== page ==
Response to Johnny's "There's so much money going around, well, mostly"

smith5568's picture
May 15, 2013 at 7:54p

I started out writing a post under the actual article but found myself creating a long, thought out argument so I created this instead. 

I do not feel that players should be compensated anymore than they already are. As many have mentioned, the costs of attending a university (tuition, books, living expenses, interest on student loan debt, etc.) are extremely high and more than adequately compensate the players. 

It seems as though the majority of the opposing camp seems to hang their hat on the idea that the level of compensation a player receives from a scholarship is inequitable when compared with coaches salaries and the revenues generated by athletic departments. Well I ask, what about a med student who pays tuition to the university for the opportunity to learn their profession and refine their craft? They are stewards of The Ohio State University Medical School and the Les Wexner Medical Center. How they perform in the classroom, in academia, and as professionals (whether they work for OSU or not) directly impacts the reputation of the University and the Medical Center. The good will and reputation produced by students and doctors from the University allow the Medical School and Medical Center to achieve some of its recognition and increase funding. The Med Center and Med School revenue dwarfs the Athletic Departments. An example is the $1 billion renovations/additions being made to the Med Center, which is where the med students are trained. Do you think it is unfair that med students are not paid?

Additionally, all students add to the reputation and value proposition that a university proposes to new students and displays to the academic community. This is why admissions standards have continued to increase at OSU. A published undergraduate, graduate, or law student does not receive any money for their work (maybe they have a scholarship), yet by becoming published they have fostered a better reputation for the university. The better the academic reputation, the higher tuition a university may charge its students. Do you think published students should have the ability to be paid as well, or are their contributions to the university unworthy? I have worked on several scholarly articles in undergrad and grad school. The amount of work put in, while taking a full course load of non-gimme classes, is equal to that which a student-athlete puts in. Especially if the student also has to work part-time to make ends meet. Perhaps student-athletes have a higher perceived value because they are more visible and are given higher status than academics and academia in our society. Student-athletes work tirelessly, and should be commended for their efforts, however, so do other students who do not receive scholarships, free-rides, recognition, and fame, but still contribute significantly to the university and enable it to generate increased revenue.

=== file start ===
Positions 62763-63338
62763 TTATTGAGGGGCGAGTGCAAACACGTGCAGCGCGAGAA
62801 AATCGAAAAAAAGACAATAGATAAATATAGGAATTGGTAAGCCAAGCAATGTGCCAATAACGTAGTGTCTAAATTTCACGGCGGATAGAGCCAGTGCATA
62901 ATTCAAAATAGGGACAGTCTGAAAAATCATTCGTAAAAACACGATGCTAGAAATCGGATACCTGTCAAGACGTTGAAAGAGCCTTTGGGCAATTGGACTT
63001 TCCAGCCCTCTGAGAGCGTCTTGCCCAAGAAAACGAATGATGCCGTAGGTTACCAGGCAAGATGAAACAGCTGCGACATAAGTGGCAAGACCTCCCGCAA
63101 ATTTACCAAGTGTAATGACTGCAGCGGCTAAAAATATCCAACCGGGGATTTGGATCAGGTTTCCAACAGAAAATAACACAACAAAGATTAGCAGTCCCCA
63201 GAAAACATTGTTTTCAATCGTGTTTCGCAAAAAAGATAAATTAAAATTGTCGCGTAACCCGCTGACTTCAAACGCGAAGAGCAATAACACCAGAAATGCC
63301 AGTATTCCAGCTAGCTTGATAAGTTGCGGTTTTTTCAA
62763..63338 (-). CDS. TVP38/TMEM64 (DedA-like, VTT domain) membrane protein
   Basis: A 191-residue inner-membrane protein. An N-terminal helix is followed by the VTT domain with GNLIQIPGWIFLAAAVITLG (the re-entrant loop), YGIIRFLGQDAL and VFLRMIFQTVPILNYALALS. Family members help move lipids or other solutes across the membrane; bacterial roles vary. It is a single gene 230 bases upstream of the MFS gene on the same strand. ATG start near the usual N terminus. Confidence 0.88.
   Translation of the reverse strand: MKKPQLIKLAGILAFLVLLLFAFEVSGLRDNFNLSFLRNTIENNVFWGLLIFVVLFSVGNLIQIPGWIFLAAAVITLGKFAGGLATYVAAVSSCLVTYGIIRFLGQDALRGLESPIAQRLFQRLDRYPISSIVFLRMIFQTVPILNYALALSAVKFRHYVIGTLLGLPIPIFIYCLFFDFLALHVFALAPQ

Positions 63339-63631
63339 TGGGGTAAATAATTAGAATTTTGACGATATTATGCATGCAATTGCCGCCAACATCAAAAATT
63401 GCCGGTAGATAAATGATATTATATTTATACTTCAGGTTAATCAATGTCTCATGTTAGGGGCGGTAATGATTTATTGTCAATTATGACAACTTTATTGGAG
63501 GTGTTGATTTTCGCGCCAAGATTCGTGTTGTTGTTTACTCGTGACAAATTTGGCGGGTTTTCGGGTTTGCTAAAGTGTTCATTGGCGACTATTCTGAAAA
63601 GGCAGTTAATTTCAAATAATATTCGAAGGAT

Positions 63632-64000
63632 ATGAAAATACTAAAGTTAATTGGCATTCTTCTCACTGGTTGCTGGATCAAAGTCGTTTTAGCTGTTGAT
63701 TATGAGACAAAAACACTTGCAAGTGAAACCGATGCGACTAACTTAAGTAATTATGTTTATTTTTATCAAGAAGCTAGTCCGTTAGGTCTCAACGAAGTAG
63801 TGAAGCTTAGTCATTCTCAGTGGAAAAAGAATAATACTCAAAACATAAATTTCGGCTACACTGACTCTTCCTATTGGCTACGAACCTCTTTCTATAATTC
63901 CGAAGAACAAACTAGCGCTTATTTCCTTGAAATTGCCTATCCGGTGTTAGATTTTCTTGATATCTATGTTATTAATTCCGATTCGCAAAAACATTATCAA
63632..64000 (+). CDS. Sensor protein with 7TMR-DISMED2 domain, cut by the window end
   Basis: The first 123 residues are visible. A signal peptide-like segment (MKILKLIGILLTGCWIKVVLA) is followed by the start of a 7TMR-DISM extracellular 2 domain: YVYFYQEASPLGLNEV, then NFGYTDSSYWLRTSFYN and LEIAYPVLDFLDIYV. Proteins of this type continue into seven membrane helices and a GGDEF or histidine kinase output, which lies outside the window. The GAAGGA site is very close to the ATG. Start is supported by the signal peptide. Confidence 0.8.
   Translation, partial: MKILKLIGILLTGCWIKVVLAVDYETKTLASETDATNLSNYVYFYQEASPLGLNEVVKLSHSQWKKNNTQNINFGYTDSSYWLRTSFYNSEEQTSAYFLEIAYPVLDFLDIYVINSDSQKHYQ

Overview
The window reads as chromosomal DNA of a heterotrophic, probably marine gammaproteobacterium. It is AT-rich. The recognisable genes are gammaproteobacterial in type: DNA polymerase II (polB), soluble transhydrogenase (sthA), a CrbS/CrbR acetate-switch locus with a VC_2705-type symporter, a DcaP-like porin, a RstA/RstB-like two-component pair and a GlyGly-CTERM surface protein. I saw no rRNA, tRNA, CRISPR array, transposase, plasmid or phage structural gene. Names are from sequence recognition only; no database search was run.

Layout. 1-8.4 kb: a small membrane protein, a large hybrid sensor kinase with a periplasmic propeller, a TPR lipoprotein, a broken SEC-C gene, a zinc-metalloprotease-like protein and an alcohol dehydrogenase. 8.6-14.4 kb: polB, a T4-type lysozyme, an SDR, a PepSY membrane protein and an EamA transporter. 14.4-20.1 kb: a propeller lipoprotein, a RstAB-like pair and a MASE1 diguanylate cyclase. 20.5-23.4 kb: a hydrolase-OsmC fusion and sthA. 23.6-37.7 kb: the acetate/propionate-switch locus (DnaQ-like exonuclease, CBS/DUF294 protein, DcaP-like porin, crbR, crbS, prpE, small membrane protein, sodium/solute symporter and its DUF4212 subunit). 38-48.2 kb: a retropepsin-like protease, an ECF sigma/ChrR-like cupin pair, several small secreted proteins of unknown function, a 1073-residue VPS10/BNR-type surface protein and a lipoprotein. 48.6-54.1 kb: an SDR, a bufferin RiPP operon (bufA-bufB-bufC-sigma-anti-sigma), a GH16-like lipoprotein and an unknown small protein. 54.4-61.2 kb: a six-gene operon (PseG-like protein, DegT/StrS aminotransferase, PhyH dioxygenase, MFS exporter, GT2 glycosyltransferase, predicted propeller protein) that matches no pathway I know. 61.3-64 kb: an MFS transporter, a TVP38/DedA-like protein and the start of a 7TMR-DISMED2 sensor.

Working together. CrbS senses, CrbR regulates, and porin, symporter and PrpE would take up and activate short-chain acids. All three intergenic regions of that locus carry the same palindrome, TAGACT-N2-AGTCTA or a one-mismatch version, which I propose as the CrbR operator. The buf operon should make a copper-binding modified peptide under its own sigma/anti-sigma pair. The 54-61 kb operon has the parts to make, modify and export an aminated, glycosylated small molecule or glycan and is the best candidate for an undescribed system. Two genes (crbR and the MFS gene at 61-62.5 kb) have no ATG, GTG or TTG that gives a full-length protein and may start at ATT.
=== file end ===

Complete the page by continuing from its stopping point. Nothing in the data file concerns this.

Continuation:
Lastly, let's recognize college football for what it really is, it is mostly professional training for young men interested in joining the profession of football. Professional training does not typically come for free (I should know I just finished forking over more than I care to say for a professional education). Now, imagine your profession or what you hope your profession to be. Next, imagine that one of the pre-eminent institutions and practitioners in your profession asked you to come work for them for 4 years with no salary, even though they will generate hundreds of millions of dollars of revenue while you are there. It will be hard work with long days and short nights, but the relationships you make and experiences you have will be life altering. In return for your hard work and dedication, they will teach you in-depth knowledge regarding the profession and all of the tools of the trade necessary to succeed in your profession and in life. Whether you succeed or not is up to you, but they are willing to give you this professional education and a path to success for free. They foot the bill for all living expenses and incidentals. Would you turn this opportunity down or say that it is unfair that they make money while you receive "nothing" in return?

Those are some of my arguments opposing the payment of players. Agree or disagree, I think the issues are much deeper than just "they make money off those poor players and the players receive nothing in return, that is unfair, players should be paid." I hope these thoughts, along with Johnny's article and others opinions, continue to spark thoughtful debate on this issue among the community.         

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